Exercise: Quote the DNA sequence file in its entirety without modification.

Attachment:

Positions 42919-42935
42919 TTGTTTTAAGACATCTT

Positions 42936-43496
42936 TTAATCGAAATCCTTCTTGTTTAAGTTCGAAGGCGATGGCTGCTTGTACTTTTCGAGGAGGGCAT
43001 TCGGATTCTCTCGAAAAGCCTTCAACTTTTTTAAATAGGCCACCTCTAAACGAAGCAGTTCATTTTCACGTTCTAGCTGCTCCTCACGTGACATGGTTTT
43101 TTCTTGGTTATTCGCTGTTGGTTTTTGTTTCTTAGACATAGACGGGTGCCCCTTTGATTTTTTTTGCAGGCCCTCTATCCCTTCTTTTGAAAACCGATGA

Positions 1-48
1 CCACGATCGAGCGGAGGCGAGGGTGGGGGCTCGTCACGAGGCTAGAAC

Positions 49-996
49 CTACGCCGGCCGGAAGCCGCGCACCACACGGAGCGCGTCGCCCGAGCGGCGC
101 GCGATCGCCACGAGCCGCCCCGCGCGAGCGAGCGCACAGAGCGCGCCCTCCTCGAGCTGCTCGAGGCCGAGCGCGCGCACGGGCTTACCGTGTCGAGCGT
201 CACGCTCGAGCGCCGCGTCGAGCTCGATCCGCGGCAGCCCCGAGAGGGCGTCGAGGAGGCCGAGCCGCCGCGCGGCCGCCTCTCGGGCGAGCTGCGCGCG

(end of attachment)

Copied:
Positions 42919-42935
42919 TTGTTTTAAGACATCTT

Positions 42936-43496
42936 TTAATCGAAATCCTTCTTGTTTAAGTTCGAAGGCGATGGCTGCTTGTACTTTTCGAGGAGGGCAT
43001 TCGGATTCTCTCGAAAAGCCTTCAACTTTTTTAAATAGGCCACCTCTAAACGAAGCAGTTCATTTTCACGTTCTAGCTGCTCCTCACGTGACATGGTTTT
43101 TTCTTGGTTATTCGCTGTTGGTTTTTGTTTCTTAGACATAGACGGGTGCCCCTTTGATTTTTTTTGCAGGCCCTCTATCCCTTCTTTTGAAAACCGATGA

Positions 1-48
1 CCACGATCGAGCGGAGGCGAGGGTGGGGGCTCGTCACGAGGCTAGAAC

Positions 49-996
49 CTACGCCGGCCGGAAGCCGCGCACCACACGGAGCGCGTCGCCCGAGCGGCGC
101 GCGATCGCCACGAGCCGCCCCGCGCGAGCGAGCGCACAGAGCGCGCCCTCCTCGAGCTGCTCGAGGCCGAGCGCGCGCACGGGCTTACCGTGTCGAGCGT
201 CACGCTCGAGCGCCGCGTCGAGCTCGATCCGCGGCAGCCCCGAGAGGGCGTCGAGGAGGCCGAGCCGCCGCGCGGCCGCCTCTCGGGCGAGCTGCGCGCG